Exam Appeals: Credit unions deserve a better process
Tuesday, December 15, 2015
Posted by: The NCUA Report
If 2015 is a “year of regulatory relief” for NCUA, credit union officials are not feeling any less burdened. In fact, credit union officials tell me they are increasingly anxious as examiners receive even more discretion, such as through the final risk-based capital rule, the final fixed-asset rule, and the proposed member business lending rule. All the while a credit union’s ability to appeal an exam directive remains as futile, ineffectual, costly, and fraught with risk as ever.
The agency’s exam appeals process is discussed in the “Review Of NCUA’s Examination And Complaint Processes For Small Credit Unions,” Report #OIG-12-10, August 31, 2012, which was produced by the NCUA Office of Inspector General (OIG) in response to a request from the Senate Banking Committee. The report found serious flaws in the agency’s record keeping as it relates to appeals but was able to ascertain that from 2007 through 2011, a yearly average of only six credit union “complaints” to their regions regarding exams were filed. Only two such appeals made their way to NCUA headquarters during that period. In 2011, NCUA supervised over 7,000 credit unions.
What accounts for such a low number of exam appeals, particularly during the financial crisis? Is it the result of examiner performance or were other factors present? A murky process? Fear of retaliation?
What Is Wrong with NCUA’s Process:
What our process is and what it should be are just not the same. The 2012 NCUA OIG report described NCUA’s Appeals Process: “…NCUA has an appeals process where credit unions can question examination results through informal and formal channels. Specifically, NCUA has in place a two-tiered appeal process which encourages that disputes over examiner determinations get resolved at the regional office level and at the central office level through the SRC (Supervisory Review Committee, parenthesis added).”
Such a process might indeed produce an objective procedure in which credit union officials feel free to disagree with and challenge exam results without reproach and without sensing that the deck is stacked against their claim, yet credit union officials say this is not the reality. Credit union officials who speak to me feel they can’t even present reasonable alternatives or dispute exam conclusions, much less actually seek a review. These directors and officers also express their uncertainty about how the appeals process actually works in practice. The OIG report recommended that the agency develop a better system of reporting determinations at the regional level and an electronic system to document any Supervisory Review Committee decisions. It is unclear how even these modest recommendations have been fully addressed by the agency.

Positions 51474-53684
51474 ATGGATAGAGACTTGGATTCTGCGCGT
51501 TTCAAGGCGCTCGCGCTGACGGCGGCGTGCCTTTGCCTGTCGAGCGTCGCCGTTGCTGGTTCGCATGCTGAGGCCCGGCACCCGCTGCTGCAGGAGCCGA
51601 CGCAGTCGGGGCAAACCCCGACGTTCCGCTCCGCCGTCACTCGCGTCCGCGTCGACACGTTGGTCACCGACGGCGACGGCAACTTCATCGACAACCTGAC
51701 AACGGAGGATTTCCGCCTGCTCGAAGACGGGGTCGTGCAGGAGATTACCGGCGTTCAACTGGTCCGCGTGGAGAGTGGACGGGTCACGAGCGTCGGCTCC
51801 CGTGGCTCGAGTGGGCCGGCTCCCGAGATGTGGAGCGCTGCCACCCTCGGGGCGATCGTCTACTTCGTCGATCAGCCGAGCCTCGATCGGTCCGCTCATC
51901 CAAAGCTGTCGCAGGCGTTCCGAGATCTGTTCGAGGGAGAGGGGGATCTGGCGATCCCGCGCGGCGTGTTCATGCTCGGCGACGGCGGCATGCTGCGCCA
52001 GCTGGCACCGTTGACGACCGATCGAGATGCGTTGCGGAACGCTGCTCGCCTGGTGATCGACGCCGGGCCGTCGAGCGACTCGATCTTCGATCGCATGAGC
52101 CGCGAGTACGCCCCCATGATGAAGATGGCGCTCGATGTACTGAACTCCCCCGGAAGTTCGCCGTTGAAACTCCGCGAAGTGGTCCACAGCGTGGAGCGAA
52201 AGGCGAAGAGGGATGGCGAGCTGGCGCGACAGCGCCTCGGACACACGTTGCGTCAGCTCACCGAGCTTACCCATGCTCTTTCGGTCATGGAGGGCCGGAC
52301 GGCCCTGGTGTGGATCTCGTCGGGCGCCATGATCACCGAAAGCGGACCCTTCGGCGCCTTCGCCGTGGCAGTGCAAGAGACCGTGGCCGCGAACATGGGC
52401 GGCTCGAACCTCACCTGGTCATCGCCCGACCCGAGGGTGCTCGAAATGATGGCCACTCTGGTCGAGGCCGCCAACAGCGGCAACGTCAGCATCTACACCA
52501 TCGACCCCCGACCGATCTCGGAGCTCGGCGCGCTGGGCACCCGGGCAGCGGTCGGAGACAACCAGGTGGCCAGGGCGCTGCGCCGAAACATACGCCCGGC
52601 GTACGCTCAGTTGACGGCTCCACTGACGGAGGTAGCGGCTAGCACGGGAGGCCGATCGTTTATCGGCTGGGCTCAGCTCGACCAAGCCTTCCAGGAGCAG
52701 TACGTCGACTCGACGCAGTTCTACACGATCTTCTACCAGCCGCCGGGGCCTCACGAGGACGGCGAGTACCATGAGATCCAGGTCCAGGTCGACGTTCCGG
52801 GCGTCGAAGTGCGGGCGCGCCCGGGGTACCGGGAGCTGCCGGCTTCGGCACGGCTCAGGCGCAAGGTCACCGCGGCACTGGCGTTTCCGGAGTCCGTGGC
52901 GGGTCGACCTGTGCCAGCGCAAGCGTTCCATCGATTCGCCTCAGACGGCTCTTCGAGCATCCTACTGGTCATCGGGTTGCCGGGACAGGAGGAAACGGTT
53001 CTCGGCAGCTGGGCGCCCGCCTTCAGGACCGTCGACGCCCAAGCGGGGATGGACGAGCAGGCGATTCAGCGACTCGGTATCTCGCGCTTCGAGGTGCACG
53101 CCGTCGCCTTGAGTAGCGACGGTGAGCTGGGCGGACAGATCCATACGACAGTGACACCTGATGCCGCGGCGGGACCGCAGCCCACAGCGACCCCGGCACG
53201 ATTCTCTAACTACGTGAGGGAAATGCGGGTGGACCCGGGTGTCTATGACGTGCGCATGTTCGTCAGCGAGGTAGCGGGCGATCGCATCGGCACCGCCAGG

NCUA must address a credit union’s right to appeal now:
I support appropriate supervision and the full measure of enforcement for bad actors, but every credit union that reasonably concludes an exam directive is inappropriate should be entitled to challenge that directive in a cost effective manner and without fear of retaliation.
NCUA must have an open and fair process that allows for such challenges and provides each credit union an appropriate level of due process, consistent with our Constitution, the Federal Credit Union Act, and other applicable laws. Two bills are pending in Congress to improve supervisory appeals for credit unions and banks, S. 774 and H.R. 1941, both of which NCUA and other regulators oppose.
Recommendations for NCUA action:
NCUA on its own authority, right now, could develop a much more open and user-friendly appeals process by taking some simple steps:
- Seek general comments from credit unions and other stakeholders through an Advance Notice of Proposed Rulemaking on the flaws in and improvements to our appeals process. NCUA Interpretive Ruling and Policy Statement 11-1, as amended, could serve as a starting point;
- Use those comments to develop a new proposal on exam appeals that articulates the kinds of issues that may be reviewed and the procedures for the review; and
- Allow credit unions and other stakeholders to comment and respond to the comments by modifying the final rule as needed, including revisiting the final rule as part of NCUA’s rolling regulatory review.
Read this full article in the December 2015 issue of The NCUA Report here.